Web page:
+ Backpacking Tips: Common Misconceptions


Misconception #1 -It’s difficult.

Obviously the strain of travelling is subjective, but it really is possible to make your way around the world without researching and planning every movement in advance. While it can be demanding to book a bus ticket in Brazil due to knowing zero Brazilian-Portuguese, you CAN communicate what you want in other ways. Tried-and-tested ways include writing the bare bones of the information, such as destination, time and date and then handing it over to the ticket officer. When that fails, you’ll be surprised how often another traveller or English-speaking local come to your rescue!

Misconception #2 – The whole world is a paradise

Maybe I’m wrong but when I ponder upon the nature of paradise I don’t visualise myself sleeping in a manky, rickety bunkbed in a room full of mosquitoes, let alone sleeping in a room with other questionables! Of course, there are moments when life on the road is pure freedom, but that’s not to say that just because you are on the trip of a lifetime every moment will count.

Misconception #3 – You’ll stick to your budget

Uh-uh. Just you wait until you hit the weekend markets for ‘cultural reasons’, only to return to your hostel laden with swathes of silk, souvenirs and questionable wooly legwarmers for the coming summer (oops!). Just be aware that money repels a traveller’s purse.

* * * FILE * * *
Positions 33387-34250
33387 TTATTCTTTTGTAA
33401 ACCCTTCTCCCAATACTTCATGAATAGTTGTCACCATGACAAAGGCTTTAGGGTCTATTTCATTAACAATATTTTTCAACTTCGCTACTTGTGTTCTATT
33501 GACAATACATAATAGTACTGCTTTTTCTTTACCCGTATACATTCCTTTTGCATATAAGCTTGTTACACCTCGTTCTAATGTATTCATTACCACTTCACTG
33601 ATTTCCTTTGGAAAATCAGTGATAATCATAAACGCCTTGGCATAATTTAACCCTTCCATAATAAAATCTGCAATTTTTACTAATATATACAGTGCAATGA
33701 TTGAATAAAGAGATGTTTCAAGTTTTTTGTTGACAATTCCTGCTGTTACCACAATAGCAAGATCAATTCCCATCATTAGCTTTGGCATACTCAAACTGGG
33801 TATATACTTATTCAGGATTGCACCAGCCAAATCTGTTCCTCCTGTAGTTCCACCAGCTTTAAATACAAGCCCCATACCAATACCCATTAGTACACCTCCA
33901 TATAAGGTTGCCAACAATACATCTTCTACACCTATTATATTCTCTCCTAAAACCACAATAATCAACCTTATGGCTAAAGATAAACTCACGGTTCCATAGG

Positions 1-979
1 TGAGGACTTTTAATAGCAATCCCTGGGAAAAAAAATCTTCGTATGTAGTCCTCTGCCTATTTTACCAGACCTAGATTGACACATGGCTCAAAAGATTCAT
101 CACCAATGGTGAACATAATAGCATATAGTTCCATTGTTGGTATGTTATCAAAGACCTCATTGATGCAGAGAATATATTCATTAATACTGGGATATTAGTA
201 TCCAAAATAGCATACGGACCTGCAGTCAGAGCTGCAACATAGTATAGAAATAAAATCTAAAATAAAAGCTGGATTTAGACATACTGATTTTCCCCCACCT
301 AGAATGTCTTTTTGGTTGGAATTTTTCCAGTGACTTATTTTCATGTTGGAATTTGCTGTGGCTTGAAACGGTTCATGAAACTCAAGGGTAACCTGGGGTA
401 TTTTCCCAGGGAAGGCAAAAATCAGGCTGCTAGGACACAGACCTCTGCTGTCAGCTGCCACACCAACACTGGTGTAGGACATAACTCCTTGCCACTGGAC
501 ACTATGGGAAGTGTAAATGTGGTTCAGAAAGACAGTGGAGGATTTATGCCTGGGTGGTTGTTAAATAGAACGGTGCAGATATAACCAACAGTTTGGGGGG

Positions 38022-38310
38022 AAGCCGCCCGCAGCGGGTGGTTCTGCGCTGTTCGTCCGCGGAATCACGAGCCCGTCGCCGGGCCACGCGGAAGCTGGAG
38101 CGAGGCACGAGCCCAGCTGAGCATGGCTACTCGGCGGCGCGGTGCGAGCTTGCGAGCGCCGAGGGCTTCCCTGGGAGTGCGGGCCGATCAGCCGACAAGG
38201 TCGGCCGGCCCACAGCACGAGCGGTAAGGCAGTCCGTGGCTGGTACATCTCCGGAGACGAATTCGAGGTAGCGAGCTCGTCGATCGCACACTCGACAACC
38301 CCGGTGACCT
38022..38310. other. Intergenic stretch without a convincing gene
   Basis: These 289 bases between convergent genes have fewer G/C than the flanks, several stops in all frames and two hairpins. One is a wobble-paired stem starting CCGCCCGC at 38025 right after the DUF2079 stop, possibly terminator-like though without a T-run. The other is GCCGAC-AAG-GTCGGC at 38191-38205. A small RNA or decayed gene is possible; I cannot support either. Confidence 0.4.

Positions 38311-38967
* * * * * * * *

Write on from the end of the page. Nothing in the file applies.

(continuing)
Misconception #4 – Foreign countries are scary!

Particularly when I tell people I once lived in Shanghai, China, their first expression is one of shock, followed by horror. “Oh my God, how did you cope?!” I’m often asked. But to be honest, although countries vary immensely around the world, they are all pretty much comprised of the same elements. Like your hometown or home country, there’ll be people there to look out for you, people who want to take advantage of you, and places you shouldn’t go in the dark. While travelling I tried to make sure I was as cautious as possible, but it’s actually more likely that bad things will happen to you in your home environment because your guard is down!

Finally, travelling is all about getting out there and experiencing it first-hand. It doesn’t matter how much of your Lonely Planet you’ve read, backpacking tips you’ve memorized or how many questions you’ve posted in forums. What does matter is that you’re open-minded and ready to spend your next few months doing something memorable. Just don’t feel too sad when you get home, are skint and desperately want to hit the road again!